Glass, ink, and watercolours; with a concave lip and recessed convex foot surrounded by a protruding rounded footrim; painted with a continuous composition of a pair of swallows flying above a pond with two ducks swimming beneath lotuses, inscribed in draft script 'Executed at the capital by Yan Yutian in the year yiwei', with a token seal Yan Yutian, Chongwen district, Beijing, 1895 Height: 6.7 cm Mouth/lip: 0.6/1.6 cm Stopper: tourmaline; vinyl collar
Condition: bottle's footrim slightly uneven, possibly the result of the removal of small chips, but possibly just a slightly careless Boshan blank glass bottle; one insignificant, miniscule chip on the footrim; painting in studio condition
Provenance: Arts of China (1987) Hugh M. Moss Ltd (1987)
Published: Treasury 4, no. 617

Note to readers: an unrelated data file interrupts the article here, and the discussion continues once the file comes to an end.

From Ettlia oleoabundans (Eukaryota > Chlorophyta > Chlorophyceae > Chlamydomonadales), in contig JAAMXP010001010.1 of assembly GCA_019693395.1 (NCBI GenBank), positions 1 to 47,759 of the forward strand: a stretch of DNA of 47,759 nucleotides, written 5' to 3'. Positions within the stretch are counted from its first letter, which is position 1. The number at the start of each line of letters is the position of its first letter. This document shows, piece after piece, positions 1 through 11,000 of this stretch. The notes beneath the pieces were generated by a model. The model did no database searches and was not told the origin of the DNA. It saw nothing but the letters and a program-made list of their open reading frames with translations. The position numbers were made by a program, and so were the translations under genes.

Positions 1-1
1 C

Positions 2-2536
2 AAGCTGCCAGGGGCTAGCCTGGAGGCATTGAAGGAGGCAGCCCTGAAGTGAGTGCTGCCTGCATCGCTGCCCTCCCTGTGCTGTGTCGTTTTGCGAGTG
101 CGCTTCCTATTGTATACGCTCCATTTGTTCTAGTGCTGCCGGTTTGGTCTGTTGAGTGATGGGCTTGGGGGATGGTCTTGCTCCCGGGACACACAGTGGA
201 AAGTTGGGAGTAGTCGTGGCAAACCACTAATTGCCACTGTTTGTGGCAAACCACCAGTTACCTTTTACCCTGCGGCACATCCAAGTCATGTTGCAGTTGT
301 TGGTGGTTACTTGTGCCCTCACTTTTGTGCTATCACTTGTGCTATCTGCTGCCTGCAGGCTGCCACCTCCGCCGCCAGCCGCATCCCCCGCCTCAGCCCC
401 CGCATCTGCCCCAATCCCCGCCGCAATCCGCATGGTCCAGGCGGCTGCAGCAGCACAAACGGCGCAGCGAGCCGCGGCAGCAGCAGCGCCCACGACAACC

Commentary: This is a subject Yan Yutian produced many times, but always with a different composition. It appears several times from 1895, on two or three examples from 1898, and on a few undated works. It appears to have been a staple throughout his career, although this is difficult to judge accurately with such long gaps between dated bottles. It is usually impressive, and the subject, with its endless potential for variation, ideally suited Yan's innate sense of composition. It is very easy to allow a complex subject of this sort to become confused. With so many leaves, stems, grassy reeds, and flowers, a less sure compositional touch would tend to lose coherence. Yan never does, and this is a splendid example of one of his finest subjects composed to perfection. It also has an unusual use of a pale blue wash added to his usual palette. This is a colour he often added to his palette for this subject, and he has used it to help avoid the confusion of his subject matter. By alternating the leaves from sepia to ink washes, to blue, he separates them as abstract forms, making the busy composition more cohesive. It is not unlike the exercise of calligraphy, where each character must be harmoniously constructed in its own right, but must equally balance with those around it. This formal game is continued, of course, over the entire composition, but we are unable to read it all at once as we have to turn the bottle to see one side or the other. The focus, of course, of all Yan's inherent, abstract formal sensibility, lies in the pair of ducks on one side and the pair of birds on the other. Both groups are superbly painted and serve to define Yan's place in the art form as a whole. He was one of those artists who never deigned to copy someone else's style, despite having been inspired by Zhou Leyuan and others, including Ye Zhongsan. Yan's style is highly individual, quite unlike any other artist's, totally confident and impressive, and if we judge the artist by his best works, as we have had to with Ma Shaoxuan and others, he deserves better shrift as an artist than he has been granted over the years. The common perception that he is a minor, repetitive, commercial artist of little merit is unwarranted. The bottles in this collection alone would serve to dispel the impression that he is an artist of little merit. His eccentric, wholly confident, and individualistic style deserves greater recognition than it has had so far.